The answer is quite simple, whether it is immigrants "stealing jobs" or newborns doing the same: all those new people are also new consumers and gladly create demand for all the new jobs.

  • Jerryskids||

    Maybe that last sentence should have been in quotes - I'm saying that to somebody from few hundred years ago, it might have been a puzzle as to how you could possibly expect to keep this many people employed for their whole long, healthy lives. Somehow no matter how cheaply and easily you produce everything anybody could possibly want, they find yet more things to add to the list of things they want and create new demands for new jobs. Look at agriculture for example. A mere few generations ago, everybody and their brother worked on farms and now it's all done by machinery. Where did all those millions of unemployed farm workers go? Among other things, they're making apps for iPhones that can remotely check to see how much milk you have in the fridge - and who could have imagined a hundred years ago that there'd ever be a market for such nonsense?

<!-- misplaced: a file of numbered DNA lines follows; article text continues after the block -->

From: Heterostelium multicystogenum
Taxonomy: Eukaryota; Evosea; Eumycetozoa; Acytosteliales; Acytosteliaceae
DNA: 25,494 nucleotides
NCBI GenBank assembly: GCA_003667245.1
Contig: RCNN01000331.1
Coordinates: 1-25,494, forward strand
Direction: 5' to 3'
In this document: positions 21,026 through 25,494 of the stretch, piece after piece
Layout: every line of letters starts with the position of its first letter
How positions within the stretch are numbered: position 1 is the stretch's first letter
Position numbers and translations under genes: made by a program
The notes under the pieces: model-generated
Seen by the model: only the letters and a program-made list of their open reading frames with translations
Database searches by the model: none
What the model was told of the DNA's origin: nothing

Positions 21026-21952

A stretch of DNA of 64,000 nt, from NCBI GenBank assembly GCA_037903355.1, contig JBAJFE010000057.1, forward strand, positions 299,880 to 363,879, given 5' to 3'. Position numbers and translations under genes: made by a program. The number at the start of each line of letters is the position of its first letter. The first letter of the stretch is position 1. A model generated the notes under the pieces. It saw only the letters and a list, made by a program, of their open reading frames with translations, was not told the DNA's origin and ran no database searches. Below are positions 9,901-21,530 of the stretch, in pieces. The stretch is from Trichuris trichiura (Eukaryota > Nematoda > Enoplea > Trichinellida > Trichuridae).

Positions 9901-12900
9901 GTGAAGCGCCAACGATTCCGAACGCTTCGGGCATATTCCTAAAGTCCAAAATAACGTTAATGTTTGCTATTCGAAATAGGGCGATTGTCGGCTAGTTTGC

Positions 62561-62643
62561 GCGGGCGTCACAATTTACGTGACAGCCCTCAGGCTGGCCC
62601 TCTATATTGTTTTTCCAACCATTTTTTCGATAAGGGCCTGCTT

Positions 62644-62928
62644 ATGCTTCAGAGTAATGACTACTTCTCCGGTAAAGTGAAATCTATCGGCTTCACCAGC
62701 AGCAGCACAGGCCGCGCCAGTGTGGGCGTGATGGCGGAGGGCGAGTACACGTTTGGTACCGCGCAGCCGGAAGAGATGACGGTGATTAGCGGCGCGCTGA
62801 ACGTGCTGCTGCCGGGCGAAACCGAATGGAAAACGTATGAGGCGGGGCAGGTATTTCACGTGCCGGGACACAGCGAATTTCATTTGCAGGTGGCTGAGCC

• Scarecrow Repair & Chippering||

    Thanks for clarifying that. It was what I hoped you were saying, that yes the last sentence was a quote question, not a statement in conflict with the first one.

  • Bra Ket||

    I think we have seen a real problem when these life-supporting benefits of western development trickle down to parts of the world that still restrict the liberty part of the equation. We end up with the fastest population growth in the places least able or willing to absorb the new population.

    Nature on its own had handled the "life extension problem" reasonably well, with minimal reproductive rates for highly-skilled workers, and shrinking populations in developed countries.

  • mtrueman||

    "How the heck can you expect to keep this many people employed when a substantial part of your workforce isn't dropping dead and creating a job opening every winter?"